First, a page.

by Matthew Rothschild
At almost every progressive gathering where there’s a question and answer period, someone or other vehemently raises 9/11 and espouses a grand conspiracy theory.
If you haven’t had the pleasure of enduring these rants, please let me share.
Here’s what the conspiracists believe:
9/11 was an inside job.
Members of the Bush Administration ordered it, not Osama bin Laden.
Arab hijackers may not have done the deed.
On top of that, the Twin Towers fell not because of the impact of the airplanes and the ensuing fires but because the Bush Administration got agents to plant explosives at the base of those buildings.
Building 7, another high-rise at the World Trade Center that fell on 9/11, also came down by planted explosives.
The Pentagon was not hit by American Airlines Flight 77 but by a smaller plane or a missile.
And the Pennsylvania plane did not crash as a result of the revolt by the passengers but was brought down by the military.
I’m amazed at how many people give credence to these theories. Everyone’s an engineer. People who never even took one college science course can now hold forth at great length on how the buildings at the World Trade Center could not possibly have collapsed in the way they did and why the Pentagon could not have been struck by that American Airlines jet.
Problem is, some of the best engineers in the country have studied these questions and come up with perfectly logical, scientific explanations for what happened.
The American Society of Civil Engineers and FEMA conducted an in-depth investigation of the World Trade Center. The team members included the director of the Structural Engineering Institute of the American Society of Civil Engineers, the senior fire investigator for the National Fire Protection Association, professors of fire safety, and leaders of some of the top building design and engineering firms, including Skidmore Owings & Merrill in Chicago, Skilling Ward Magnusson Barkshire in Seattle, and Greenhorne & O’Mara in Maryland.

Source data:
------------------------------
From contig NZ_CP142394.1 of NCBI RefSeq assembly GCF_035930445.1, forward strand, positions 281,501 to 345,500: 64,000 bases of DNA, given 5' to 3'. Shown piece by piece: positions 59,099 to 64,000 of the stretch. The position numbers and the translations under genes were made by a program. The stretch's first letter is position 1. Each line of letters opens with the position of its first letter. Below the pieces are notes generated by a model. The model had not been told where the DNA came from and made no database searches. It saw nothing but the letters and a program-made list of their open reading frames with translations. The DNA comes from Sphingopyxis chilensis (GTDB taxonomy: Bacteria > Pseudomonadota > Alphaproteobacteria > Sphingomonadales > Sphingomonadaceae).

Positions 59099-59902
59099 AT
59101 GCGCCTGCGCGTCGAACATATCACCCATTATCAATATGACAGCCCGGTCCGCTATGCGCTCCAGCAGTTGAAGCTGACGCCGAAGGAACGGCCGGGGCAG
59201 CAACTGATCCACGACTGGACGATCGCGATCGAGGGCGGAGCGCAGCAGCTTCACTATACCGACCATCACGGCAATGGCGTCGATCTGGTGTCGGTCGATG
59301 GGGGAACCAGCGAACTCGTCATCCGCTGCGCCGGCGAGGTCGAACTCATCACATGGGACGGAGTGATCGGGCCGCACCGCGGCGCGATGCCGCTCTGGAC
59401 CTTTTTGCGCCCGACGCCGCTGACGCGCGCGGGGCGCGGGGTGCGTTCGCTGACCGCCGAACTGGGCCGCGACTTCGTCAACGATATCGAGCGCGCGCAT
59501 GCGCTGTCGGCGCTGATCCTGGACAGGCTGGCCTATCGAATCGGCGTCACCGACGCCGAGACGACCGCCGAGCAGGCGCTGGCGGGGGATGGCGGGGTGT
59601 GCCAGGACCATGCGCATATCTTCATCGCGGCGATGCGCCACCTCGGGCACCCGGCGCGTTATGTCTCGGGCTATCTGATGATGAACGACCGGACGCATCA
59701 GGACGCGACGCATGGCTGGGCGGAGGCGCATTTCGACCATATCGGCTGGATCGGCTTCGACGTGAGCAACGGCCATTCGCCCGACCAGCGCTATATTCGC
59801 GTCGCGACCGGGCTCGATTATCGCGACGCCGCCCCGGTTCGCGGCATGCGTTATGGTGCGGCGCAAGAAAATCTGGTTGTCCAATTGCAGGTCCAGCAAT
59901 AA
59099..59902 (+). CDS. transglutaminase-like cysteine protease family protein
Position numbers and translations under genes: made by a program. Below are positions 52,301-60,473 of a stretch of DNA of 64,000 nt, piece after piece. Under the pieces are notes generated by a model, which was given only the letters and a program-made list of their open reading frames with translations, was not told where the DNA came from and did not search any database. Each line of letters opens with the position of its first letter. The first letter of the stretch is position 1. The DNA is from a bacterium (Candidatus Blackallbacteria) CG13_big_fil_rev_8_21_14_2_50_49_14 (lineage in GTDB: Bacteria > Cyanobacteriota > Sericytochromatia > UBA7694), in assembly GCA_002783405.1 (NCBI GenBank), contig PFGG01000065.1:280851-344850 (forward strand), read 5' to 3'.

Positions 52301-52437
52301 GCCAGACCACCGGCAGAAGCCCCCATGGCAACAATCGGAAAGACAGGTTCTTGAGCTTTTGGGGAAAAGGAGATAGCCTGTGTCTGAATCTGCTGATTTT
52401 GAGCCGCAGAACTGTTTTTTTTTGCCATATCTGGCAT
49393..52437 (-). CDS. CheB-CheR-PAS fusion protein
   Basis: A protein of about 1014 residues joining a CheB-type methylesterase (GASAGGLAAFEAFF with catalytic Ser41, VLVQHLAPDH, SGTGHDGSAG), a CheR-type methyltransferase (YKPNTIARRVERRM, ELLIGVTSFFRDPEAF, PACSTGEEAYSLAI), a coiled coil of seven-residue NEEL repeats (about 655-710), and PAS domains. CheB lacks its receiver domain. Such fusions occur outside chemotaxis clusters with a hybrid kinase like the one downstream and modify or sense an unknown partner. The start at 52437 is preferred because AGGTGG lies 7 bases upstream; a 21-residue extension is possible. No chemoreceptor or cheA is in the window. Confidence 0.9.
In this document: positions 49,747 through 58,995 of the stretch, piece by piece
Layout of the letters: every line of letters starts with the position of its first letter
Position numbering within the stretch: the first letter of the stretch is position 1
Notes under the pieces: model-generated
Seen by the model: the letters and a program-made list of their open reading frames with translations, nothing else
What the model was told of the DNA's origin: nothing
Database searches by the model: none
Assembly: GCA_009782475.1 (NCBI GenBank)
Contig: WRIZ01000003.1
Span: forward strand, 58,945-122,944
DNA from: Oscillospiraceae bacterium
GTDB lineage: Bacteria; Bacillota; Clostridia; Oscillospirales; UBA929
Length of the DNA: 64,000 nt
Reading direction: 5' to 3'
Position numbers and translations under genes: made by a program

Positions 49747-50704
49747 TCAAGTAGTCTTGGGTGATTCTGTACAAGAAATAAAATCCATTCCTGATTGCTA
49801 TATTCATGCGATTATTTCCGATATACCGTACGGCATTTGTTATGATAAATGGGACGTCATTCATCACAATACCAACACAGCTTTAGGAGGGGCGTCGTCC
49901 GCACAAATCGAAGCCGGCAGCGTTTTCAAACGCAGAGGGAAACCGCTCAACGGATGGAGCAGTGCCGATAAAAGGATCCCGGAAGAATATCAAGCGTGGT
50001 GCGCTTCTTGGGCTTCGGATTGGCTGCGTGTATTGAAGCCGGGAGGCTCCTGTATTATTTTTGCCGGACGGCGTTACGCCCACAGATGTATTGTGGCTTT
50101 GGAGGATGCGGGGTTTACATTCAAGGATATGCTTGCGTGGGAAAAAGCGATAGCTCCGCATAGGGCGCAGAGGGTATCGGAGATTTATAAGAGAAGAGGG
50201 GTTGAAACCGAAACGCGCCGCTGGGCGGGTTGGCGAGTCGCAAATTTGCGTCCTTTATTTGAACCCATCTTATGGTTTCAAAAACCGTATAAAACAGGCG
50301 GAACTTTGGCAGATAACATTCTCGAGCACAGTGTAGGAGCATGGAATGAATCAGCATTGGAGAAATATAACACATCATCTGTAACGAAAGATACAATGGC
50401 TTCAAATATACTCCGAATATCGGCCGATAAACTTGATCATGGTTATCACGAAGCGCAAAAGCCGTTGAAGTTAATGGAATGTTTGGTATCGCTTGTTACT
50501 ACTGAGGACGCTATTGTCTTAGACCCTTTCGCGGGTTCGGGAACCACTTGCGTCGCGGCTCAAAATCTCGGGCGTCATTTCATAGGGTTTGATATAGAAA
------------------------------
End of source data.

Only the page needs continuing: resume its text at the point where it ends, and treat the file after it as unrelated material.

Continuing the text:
It concluded that massive structural damage caused by the crashing of the aircrafts into the buildings, combined with the subsequent fires, “were sufficient to induce the collapse of both structures.”
The National Institute of Standards and Technology did its own forty-three volume study of the Twin Towers. “Some 200 technical experts . . . reviewed tens of thousands of documents, interviewed more than 1,000 people, reviewed 7,000 segments of video footage and 7,000 photographs, analyzed 236 pieces of steel from the wreckage, [and] performed laboratory tests and sophisticated computer simulations,” the institute says.
It also concluded that a combination of the crash and the subsequent fires brought the towers down: “In each tower, a different combination of impact damage and heat-weakened structural components contributed to the abrupt structural collapse.”
Popular Mechanics, first in its March 2005 cover story and now in its expanded book, Debunking 9/11 Myths, after interviewing scores of other experts in the engineering field, takes apart the most popular contentions of the conspiracists. “In every case we examined, the key claims made by conspiracy theorists turned out to be mistaken, misinterpreted, or deliberately falsified,” the book says.